An IN THE AIR Excerpt: “The Fictionals” by Shaun Avery

Not to do so something silly, you understand—I was still mostly loving life, saw no reason to end it. No, just to be wild and reckless and crazy and shave my face in a jacuzzi, just because it was something I’d never done before.

But it wasn’t so wise a move, as I got too caught up in the moment of enjoying this new sensation, and that was when I slipped with the razor, slid too fast across the underside of my chin, made a relatively thin but painful cut that instantly leaked blood into the water.

Shit.” All the night’s frustration bubbling out of me in just that one word. “I’ve got a photoshoot tomorrow.”

But such concerns were suddenly shunted from my mind. Because the blood drops were not sinking to the bottom of the jacuzzi like I’d expected. No, they were drifting across the surface of the water, away from me as if they had a will of their own…then, they stopped.

I blinked a couple of times. “What the hell?”

But no answer came, just more blood, then the drops were moving, drawing together as if magnetised, and they grew, rising from the water, spouting limbs and growing skin and hair and finally becoming:


He looked at me.

“Don’t bother,”he said.

“I…don’t bother what?”

He rolled his eyes, something I was sure I never did.

“Don’t bother saying what are you or how is this happening or something like that.”He shook his head, distaste twisting up his—my—face. “That’s such a cliché.”

“Well,”I said, not wanting to admit that those two questions had been the exact things I was going to say.

But he didn’t give me a chance to say anything, as he pulled himself out of the jacuzzi.

“Hey, wait.”I tried to take charge of the situation. “Where do you think you’re going?”

“Out.”He stood staring at me, and maybe it was all in my head, but I was sure that his penis was bigger than mine. “To get myself famous.”

“Like shit you are.”I scrambled out after him, not willing to let this version of me, whatever it was and however it had come into being, go and ruin my career with his odd existence. “Get back here.”

But he was not listening.

Instead, he ran for the front door, trailing wet footsteps all the way, and when he opened it up, he—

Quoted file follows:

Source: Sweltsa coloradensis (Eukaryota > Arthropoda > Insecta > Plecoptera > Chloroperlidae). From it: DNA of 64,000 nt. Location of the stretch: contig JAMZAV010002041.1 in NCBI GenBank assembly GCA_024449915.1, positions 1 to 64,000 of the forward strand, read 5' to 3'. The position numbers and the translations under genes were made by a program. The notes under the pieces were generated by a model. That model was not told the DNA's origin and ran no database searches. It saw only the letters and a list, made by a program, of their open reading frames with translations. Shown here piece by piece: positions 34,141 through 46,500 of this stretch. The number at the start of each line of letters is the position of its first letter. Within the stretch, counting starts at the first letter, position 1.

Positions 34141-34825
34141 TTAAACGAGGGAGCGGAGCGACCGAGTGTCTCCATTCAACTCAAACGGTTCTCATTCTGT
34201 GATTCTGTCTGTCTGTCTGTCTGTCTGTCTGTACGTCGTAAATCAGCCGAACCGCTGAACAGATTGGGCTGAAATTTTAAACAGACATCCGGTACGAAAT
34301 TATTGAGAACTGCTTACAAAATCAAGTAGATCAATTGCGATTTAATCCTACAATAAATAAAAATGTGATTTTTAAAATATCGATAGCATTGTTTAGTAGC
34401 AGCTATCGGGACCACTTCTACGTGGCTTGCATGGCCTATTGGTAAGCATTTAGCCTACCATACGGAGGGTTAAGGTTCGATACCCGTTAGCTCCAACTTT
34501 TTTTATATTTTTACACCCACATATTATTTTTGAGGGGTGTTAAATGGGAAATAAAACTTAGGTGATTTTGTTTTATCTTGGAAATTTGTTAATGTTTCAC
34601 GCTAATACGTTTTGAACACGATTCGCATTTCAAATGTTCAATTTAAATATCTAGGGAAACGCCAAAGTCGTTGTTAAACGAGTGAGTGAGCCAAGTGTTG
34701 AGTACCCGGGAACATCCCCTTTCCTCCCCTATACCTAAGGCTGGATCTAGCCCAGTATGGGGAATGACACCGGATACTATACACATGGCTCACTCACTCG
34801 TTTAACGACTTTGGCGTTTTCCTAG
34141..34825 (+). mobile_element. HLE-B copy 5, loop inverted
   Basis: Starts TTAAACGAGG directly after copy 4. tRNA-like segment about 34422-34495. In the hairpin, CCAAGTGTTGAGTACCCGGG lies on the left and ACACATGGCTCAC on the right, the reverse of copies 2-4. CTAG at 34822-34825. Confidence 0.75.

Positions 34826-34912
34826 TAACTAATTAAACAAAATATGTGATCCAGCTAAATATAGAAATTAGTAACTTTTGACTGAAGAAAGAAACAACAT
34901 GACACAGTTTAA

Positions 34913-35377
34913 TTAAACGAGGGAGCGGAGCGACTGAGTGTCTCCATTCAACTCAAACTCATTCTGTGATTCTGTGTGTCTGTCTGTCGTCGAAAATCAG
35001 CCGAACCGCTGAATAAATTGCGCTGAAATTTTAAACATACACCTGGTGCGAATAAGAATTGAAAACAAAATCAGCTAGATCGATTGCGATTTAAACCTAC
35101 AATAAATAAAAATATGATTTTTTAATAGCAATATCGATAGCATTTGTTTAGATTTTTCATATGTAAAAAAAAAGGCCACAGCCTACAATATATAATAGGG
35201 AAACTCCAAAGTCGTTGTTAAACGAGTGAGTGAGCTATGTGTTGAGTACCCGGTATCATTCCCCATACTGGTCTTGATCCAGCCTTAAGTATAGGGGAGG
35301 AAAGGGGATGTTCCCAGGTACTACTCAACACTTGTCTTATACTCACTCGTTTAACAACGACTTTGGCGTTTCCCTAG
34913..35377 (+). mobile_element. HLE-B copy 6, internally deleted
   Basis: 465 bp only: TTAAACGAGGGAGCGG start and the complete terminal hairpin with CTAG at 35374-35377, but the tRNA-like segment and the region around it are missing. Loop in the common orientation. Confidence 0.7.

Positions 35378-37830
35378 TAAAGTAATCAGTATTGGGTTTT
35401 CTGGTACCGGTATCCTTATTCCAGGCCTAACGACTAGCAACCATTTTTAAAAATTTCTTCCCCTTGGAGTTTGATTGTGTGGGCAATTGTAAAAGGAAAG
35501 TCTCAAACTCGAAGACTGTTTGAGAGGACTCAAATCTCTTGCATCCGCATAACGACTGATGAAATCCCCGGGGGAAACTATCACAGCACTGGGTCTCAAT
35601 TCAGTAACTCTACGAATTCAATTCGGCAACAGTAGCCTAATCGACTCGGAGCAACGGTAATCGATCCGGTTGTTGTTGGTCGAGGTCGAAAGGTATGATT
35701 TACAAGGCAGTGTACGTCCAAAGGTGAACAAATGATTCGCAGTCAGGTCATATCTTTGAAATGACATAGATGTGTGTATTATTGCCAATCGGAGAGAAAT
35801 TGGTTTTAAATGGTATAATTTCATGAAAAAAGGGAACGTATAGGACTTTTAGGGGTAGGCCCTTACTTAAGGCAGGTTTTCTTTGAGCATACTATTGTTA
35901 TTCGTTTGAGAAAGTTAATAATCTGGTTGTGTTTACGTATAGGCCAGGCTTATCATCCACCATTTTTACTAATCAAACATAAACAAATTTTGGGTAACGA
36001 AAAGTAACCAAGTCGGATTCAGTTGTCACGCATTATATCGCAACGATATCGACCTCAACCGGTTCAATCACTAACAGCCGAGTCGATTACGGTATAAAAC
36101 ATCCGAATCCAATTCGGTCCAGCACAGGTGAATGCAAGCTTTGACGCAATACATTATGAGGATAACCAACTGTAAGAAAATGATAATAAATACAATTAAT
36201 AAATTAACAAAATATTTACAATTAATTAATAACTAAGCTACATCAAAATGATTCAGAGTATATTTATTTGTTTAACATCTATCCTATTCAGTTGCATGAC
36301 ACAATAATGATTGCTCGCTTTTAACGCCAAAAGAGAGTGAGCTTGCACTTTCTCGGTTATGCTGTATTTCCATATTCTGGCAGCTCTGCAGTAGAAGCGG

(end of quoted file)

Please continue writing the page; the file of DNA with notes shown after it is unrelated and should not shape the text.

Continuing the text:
There’s really no other word for it.

As soon as he made contact with the air outside, his body blew apart, spraying the walls with his blood, though I was far away enough not to get any on me.

I crept to the door, opened it slowly, looked around. But there was no one out on the streets, no witnesses to the madness that had just occurred.

Except me.

And what had just occurred, anyway?

I didn’t know. But as I closed the front door and sank down with my back against it, I thought about the life that I’d led lately, the sudden jump from nobody to sort-of-singer to tabloid media personality. Could it be I’d lost my mind in the middle of all that stuff? Was I even still here, in my big house with the jacuzzi in it? Or was I in a psycho ward somewhere, imagining the whole of this?

I wasn’t sure. But something told me I wouldn’t be able to sleep tonight.

Luckily, Glen had a guy for that, one he’d switched me on to in the early days of our working relationship, back when I got that stage fright I mentioned earlier.

I found my phone and rang him and got this guy—Norman, which is such a ridiculous fucking name for a drug dealer that I was always sure it had to be fake—to meet me. Away from the house, of course, as I could do without him seeing all the blood on my walls. He got there fast, thankfully, and handed me a bottle of pills whose name I couldn’t even pronounce, let alone write, with the stark warning to, “only take one per night.”

Per. He used the word “per,”as well as being called Norman. Drug dealers are a whole lot different in the world of the famous.

Still, the drug worked. I took it that night and was out as soon as I got into bed. Only to wake up the next morning to find two replicas of my own face staring down at me.



48416177_2008938705839504_8094266344947580928_nShaun Avery writes crime and horror fiction in a number of different mediums.  He also has a special fondness for stories that cross horror with satire, a sub-genre of which his featured story “The Fictionals” is a personal favourite so far. 


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